MADISON, Wis. Wisconsin's wide receiver core could be broken down into two groups last season: Jared Abbrederis and everybody else.
For Abbrederis, the team's standout long ball threat, that meant garnering most of the throws -- and most of the attention from opposing secondaries. For the rest of the Badgers' young and inconsistent wideouts, it meant plenty of route running with few catches to show for it.
The model clearly did not create sustained success. Once defenses realized they could take away Wisconsin's passing game by targeting Abbrederis, the Badgers were cooked. As a result, Wisconsin ranked 111th out of 120 FBS teams last season in passing offense, averaging 156.9 yards per game.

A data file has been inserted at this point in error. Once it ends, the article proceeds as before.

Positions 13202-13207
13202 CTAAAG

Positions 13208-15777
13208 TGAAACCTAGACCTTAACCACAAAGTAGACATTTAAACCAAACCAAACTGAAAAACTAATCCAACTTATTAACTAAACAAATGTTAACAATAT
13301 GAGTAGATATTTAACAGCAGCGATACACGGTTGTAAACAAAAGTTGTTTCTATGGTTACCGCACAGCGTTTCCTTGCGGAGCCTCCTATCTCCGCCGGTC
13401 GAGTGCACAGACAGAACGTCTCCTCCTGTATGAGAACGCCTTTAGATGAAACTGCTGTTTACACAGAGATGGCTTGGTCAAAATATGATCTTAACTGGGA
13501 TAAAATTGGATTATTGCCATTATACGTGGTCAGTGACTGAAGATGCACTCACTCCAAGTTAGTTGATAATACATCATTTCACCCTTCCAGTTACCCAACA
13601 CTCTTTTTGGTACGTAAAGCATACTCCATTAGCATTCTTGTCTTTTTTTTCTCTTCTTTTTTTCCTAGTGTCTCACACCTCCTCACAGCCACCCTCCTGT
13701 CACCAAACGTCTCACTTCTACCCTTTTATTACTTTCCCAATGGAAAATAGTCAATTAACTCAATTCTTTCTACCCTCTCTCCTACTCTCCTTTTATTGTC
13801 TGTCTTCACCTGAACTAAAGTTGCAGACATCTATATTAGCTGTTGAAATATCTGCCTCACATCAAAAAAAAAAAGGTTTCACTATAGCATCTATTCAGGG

Wisconsin is busy preparing for next season with spring practices this month, and the team's wide receivers say they're ready to provide the support that was missing a year ago.
"I feel we've gained a whole lot," Badgers receiver Kenzel Doe said. "We're out here making plays you didn't eve...